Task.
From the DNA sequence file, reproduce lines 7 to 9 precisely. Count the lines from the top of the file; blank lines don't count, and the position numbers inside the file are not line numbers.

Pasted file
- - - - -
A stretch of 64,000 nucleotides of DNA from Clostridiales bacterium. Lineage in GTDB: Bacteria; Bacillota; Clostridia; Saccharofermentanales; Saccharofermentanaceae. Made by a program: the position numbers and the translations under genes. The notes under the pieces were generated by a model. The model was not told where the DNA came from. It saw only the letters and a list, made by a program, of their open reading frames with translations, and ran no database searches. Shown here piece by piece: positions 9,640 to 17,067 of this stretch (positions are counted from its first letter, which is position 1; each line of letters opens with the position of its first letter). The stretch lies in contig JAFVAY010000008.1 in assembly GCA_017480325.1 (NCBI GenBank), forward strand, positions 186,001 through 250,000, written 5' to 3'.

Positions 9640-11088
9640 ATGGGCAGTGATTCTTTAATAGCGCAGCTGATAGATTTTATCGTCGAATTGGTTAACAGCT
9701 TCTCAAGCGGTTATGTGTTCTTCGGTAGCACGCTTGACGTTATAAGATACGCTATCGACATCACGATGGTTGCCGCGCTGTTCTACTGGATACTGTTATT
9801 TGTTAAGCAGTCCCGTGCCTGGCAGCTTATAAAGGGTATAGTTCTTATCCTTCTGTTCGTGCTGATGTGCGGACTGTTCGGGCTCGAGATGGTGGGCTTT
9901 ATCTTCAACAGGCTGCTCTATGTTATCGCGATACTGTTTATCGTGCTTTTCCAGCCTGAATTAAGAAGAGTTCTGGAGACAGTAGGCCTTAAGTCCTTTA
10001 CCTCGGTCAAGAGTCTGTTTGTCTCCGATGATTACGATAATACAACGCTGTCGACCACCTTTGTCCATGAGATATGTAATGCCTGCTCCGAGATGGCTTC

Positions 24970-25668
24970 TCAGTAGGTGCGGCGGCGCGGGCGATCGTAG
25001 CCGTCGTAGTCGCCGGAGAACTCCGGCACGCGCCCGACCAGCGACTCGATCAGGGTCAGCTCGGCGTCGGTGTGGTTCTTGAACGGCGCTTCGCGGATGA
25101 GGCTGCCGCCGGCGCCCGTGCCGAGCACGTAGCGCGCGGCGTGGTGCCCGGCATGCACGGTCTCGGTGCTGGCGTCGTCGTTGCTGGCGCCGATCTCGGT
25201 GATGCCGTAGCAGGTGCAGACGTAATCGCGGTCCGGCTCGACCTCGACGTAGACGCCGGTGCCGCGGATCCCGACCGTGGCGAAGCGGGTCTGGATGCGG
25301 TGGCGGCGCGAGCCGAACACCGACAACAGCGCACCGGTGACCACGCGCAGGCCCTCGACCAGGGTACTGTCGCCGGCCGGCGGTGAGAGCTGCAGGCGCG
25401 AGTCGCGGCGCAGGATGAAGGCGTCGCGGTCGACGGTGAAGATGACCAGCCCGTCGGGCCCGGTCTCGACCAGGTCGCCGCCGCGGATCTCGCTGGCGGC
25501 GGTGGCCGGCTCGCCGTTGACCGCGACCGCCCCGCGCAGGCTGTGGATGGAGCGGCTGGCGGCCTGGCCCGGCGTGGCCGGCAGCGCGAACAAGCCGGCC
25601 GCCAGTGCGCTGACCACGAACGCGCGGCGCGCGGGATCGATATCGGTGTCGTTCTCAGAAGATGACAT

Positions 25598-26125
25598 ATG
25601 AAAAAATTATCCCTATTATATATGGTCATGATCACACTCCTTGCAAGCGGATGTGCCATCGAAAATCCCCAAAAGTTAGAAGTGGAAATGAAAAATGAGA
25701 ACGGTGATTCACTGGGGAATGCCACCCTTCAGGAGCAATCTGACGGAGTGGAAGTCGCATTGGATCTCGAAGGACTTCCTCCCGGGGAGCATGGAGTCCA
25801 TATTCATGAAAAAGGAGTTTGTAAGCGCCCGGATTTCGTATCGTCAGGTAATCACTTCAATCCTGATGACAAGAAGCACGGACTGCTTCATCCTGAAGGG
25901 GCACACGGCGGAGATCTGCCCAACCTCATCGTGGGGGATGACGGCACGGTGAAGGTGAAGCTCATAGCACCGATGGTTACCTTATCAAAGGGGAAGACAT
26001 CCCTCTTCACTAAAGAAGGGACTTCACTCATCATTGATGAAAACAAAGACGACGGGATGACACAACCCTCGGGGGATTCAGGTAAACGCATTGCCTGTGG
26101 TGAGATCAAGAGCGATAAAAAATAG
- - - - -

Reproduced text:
10001 CCTCGGTCAAGAGTCTGTTTGTCTCCGATGATTACGATAATACAACGCTGTCGACCACCTTTGTCCATGAGATATGTAATGCCTGCTCCGAGATGGCTTC

Positions 24970-25668
24970 TCAGTAGGTGCGGCGGCGCGGGCGATCGTAG